conducted all public school construction projects until 1988, when the state
legislature created the SCA.
the Moreland Commission, which was appointed by Governor George Pataki to
investigate the practices of the BOE and the SCA, found that the agencies
reported to separate boards and failed to establish an effective working
relationship and created a lack of accountability in school construction.
As a result, these large bureaucracies produced drastic cost over-runs and failed to alleviate overcrowding, according to the Mayor’s office.
office of New York City Public Advocate Betsy Gotbaum recently released a
report on school crowding in New York City.
report “describes current school overcrowding and the progress the school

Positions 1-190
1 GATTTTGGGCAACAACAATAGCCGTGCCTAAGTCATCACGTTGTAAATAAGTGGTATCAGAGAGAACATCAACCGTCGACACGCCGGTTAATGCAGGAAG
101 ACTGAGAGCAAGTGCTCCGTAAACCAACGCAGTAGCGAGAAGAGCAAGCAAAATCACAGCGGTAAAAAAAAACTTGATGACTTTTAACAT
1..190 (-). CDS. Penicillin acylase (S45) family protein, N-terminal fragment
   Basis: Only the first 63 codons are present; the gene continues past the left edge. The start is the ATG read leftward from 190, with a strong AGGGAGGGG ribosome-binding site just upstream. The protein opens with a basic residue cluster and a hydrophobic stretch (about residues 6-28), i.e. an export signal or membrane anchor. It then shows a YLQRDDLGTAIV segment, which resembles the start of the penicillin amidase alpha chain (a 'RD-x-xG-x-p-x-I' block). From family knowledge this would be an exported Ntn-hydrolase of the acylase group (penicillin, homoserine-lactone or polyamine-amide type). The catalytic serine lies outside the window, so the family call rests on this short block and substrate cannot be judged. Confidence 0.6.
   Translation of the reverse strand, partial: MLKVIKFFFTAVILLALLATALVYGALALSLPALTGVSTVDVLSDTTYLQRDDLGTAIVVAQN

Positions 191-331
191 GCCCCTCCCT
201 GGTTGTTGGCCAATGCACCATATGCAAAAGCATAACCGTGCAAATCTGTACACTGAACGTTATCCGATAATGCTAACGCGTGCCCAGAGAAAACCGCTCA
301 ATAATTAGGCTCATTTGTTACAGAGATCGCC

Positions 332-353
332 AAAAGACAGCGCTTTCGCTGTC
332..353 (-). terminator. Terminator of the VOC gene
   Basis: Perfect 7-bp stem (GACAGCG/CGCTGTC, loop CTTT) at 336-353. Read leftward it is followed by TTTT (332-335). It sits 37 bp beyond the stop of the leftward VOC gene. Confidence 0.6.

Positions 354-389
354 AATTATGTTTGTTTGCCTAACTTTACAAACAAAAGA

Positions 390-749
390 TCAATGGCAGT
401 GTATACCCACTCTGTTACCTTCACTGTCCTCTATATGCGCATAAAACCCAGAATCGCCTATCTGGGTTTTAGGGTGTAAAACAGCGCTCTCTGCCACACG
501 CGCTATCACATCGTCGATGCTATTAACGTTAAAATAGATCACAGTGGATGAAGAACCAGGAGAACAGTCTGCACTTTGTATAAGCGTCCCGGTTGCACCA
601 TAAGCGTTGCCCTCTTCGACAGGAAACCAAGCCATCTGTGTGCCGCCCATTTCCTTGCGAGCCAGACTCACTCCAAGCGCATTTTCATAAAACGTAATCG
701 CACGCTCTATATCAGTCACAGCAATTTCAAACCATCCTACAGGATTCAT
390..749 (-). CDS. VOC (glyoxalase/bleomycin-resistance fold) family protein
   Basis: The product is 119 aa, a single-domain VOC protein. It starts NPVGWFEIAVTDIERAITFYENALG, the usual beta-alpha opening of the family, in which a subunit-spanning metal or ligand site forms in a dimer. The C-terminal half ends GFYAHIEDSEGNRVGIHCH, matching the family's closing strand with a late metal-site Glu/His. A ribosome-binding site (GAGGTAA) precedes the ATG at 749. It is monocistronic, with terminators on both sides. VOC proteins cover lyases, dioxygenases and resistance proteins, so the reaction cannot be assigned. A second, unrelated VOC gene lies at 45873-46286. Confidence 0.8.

system is making in building new seats.”
the Gotbaum report found that “overcrowding . . . has been a chronic
problem in New York City’s public school through most of the 1990s and
report cites high birth rates from the 1980s into the 1990s and increased
immigration for an “explosive” growth of enrollment.
report also stated that Queens had the worst overcrowding in the City with
four of its seven community school districts operating over capacity.
Queens is also where 50 percent of the city-wide need for additional seats is located.
Nov. 13, Bloomberg announced the latest changes for Fiscal Year (FY) 2003
and presented an updated four-year financial plan for New York City.